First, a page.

Vahora v. Valley Diagnostics Laboratory Inc. et al
ORDER DENYING Without Prejudice Defendants' Motion to Dismiss Complaint, 26 . Order signed by Magistrate Judge Sheila K. Oberto on 6/14/2017. (Timken, A)
UNITED STATES DISTRICT COURT
EASTERN DISTRICT OF CALIFORNIA
Case No. 1:16-cv-01624-SKO
ORDER DENYING WITHOUT
PREJUDICE DEFENDANTS’ MOTION
TO DISMISS COMPLAINT PURSUANT
TO FEDERAL RULES OF CIVIL
PROCEDURE, RULE 12(b)(6)
VALLEY DIAGNOSTICS LABORATORY
INC., et al.,
Before the Court is Defendants’ Motion to Dismiss Complaint Pursuant to Federal Rules of
18 Civil Procedure, Rule 12(b)(6) (the “Motion”). (Doc. 26.) For the reasons provided herein, the
19 Court DENIES Defendants’ Motion WITHOUT PREJUDICE.1 (Id.)
This action arises out of a business dispute between Plaintiff and Defendants. Plaintiff
22 filed his initial complaint on October 26, 2016. (See Doc. 1.) On January 9, 2017, Defendants
23 filed a motion to dismiss the complaint pursuant to Federal Rule of Civil Procedure 12(b)(6).
24 (Doc. 8.)
In an order entered on April 3, 2017 (the “Order”), the Court granted in part and denied in
26 part Defendants’ motion to dismiss. (Doc. 24.) In the Order, the Court identified deficiencies in
The parties consented to the jurisdiction of a U.S. Magistrate Judge. (See Docs. 10 & 27.)
1 Plaintiff’s claims―specifically, the deficiencies related to Plaintiff’s ninth cause of action. (See
2 id. at 36.) At the conclusion of the Order, the Court stated the following:
The Court denies Defendants’ motion to dismiss [Plaintiff’s] entire first cause of
action. The Court grants without leave to amend Defendants’ motion to dismiss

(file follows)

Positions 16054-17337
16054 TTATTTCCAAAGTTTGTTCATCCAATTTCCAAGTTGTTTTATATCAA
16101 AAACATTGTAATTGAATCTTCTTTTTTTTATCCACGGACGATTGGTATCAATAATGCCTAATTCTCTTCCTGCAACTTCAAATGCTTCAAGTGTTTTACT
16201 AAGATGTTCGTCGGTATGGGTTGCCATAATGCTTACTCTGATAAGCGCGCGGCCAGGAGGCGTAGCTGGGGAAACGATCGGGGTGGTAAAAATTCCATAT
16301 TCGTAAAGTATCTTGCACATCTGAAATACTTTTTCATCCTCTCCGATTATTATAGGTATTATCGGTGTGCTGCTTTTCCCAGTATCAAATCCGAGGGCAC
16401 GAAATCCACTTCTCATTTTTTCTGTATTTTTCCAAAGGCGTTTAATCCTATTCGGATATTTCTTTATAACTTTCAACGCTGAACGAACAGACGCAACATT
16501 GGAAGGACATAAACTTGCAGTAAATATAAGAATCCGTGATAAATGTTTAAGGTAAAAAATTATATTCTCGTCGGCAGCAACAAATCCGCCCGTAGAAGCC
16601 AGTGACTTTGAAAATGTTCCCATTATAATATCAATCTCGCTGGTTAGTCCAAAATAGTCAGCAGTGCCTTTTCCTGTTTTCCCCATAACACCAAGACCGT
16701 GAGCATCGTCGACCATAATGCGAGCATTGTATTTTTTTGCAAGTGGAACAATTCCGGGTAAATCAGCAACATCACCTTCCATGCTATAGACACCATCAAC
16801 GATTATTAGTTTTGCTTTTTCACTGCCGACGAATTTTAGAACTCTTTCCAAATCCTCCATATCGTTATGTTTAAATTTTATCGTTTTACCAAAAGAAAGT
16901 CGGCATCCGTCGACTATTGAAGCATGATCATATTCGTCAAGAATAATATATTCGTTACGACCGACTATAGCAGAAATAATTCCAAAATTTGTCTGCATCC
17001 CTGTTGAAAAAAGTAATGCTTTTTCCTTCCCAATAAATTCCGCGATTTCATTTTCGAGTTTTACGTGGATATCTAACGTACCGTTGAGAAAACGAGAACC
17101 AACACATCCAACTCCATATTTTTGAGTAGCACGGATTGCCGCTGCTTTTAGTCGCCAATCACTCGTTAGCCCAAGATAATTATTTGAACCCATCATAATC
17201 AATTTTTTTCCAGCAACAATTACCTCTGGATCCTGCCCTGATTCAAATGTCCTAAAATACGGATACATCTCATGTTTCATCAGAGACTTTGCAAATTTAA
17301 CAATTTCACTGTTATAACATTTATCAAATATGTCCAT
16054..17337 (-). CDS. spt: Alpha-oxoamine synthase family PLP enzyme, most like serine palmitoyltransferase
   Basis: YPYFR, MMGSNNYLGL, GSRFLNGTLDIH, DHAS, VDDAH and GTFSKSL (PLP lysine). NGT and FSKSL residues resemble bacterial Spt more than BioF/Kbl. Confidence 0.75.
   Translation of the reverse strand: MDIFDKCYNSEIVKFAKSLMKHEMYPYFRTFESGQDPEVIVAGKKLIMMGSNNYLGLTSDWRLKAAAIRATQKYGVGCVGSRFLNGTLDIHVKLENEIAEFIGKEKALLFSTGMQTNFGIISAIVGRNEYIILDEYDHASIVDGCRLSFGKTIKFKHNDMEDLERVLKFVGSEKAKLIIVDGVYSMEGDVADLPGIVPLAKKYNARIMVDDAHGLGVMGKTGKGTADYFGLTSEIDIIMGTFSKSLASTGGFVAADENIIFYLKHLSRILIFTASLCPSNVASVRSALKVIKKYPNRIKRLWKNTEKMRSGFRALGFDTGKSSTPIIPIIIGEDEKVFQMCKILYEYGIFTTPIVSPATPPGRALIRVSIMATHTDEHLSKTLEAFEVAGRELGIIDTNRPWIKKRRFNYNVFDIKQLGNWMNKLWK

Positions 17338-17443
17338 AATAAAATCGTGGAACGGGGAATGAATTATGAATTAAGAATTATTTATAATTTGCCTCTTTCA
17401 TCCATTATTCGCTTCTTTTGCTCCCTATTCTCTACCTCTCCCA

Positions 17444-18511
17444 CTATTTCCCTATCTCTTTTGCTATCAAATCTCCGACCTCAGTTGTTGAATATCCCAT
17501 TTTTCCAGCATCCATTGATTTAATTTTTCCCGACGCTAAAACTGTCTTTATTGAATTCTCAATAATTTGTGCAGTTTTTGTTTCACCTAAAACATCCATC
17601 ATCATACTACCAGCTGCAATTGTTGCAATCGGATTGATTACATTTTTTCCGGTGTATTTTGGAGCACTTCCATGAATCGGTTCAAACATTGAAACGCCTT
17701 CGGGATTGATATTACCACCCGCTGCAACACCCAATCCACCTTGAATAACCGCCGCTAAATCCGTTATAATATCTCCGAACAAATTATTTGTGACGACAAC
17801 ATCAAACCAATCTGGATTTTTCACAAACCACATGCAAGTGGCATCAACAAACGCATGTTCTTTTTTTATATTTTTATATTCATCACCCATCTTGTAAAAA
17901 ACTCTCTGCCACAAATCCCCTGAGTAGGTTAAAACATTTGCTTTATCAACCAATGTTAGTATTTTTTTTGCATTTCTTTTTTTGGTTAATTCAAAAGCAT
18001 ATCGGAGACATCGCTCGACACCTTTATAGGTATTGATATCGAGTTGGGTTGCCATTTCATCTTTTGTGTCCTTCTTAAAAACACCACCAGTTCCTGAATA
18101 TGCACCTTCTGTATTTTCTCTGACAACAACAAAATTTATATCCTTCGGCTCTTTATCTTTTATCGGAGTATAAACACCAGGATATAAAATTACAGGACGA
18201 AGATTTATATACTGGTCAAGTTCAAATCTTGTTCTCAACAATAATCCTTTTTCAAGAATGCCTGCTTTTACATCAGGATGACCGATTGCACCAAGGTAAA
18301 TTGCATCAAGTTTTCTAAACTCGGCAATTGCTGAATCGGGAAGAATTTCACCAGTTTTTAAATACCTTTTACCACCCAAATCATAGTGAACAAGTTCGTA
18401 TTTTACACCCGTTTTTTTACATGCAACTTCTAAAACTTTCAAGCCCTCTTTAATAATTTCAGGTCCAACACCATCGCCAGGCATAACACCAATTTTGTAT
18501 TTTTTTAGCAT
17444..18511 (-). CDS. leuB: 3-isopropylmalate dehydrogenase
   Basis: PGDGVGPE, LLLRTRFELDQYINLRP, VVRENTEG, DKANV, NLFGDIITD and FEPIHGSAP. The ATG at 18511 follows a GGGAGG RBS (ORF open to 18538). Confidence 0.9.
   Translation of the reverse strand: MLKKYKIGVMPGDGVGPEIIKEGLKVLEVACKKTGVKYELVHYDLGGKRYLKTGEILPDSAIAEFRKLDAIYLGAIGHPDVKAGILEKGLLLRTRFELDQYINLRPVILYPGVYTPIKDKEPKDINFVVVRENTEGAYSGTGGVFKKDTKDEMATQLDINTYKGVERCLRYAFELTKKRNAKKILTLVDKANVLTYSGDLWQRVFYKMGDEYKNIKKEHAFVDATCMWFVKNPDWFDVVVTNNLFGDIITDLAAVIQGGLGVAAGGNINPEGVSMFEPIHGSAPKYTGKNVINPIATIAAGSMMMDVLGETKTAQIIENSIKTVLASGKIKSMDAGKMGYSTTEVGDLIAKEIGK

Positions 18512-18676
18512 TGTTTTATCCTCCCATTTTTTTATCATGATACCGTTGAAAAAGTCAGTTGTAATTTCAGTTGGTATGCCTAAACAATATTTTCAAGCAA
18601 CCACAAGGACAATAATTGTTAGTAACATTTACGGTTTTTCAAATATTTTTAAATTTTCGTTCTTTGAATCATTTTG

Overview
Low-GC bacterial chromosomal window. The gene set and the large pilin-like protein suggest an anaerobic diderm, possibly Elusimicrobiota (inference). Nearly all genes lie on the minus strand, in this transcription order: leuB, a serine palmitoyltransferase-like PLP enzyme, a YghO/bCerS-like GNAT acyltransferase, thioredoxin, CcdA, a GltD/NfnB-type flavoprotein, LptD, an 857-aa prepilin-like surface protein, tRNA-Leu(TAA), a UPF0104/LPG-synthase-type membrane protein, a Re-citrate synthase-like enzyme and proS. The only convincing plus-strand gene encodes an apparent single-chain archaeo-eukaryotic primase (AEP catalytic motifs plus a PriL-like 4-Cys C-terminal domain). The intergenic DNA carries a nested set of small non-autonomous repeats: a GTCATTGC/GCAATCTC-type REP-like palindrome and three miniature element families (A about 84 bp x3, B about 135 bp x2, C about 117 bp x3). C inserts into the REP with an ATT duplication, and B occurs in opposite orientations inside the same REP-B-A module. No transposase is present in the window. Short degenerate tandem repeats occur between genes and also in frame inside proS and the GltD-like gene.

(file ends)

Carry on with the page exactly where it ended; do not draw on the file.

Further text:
[Plaintiff’s] entire second, third, fourth, fifth, sixth, and seventh causes of action,
and [Plaintiff’s] eighth cause of action with respect to non-convertible property, as
described above. The eighth cause of action will proceed only as to conversion of
[Plaintiff’s] “partnership interest,” as described above. The Court dismisses
[Plaintiff’s] ninth cause of action with leave to amend. Any amended complaint
shall be filed on or before April 24, 2017.
9 (Id. at 36–37.)
Plaintiff subsequently filed his First Amended Complaint (the “Amended
10 Complaint”) on April 24, 2017. (Doc. 25.)
Defendants filed the Motion on May 8, 2017.
Plaintiff timely filed his
12 opposition to the Motion on May 31, 2017, (Doc. 31), and Defendants filed their reply in support
13 of the Motion on June 7, 2017, (Doc. 32). As such, the Motion is fully briefed and ready for
Federal Rule of Civil Procedure 12(f)2 provides, in part, that “[t]he court may strike from a
17 pleading an insufficient defense or any redundant, immaterial, impertinent, or scandalous matter.”
18 Rule 12(f) further states that “[t]he court may act: (1) on its own; or (2) on motion made by a party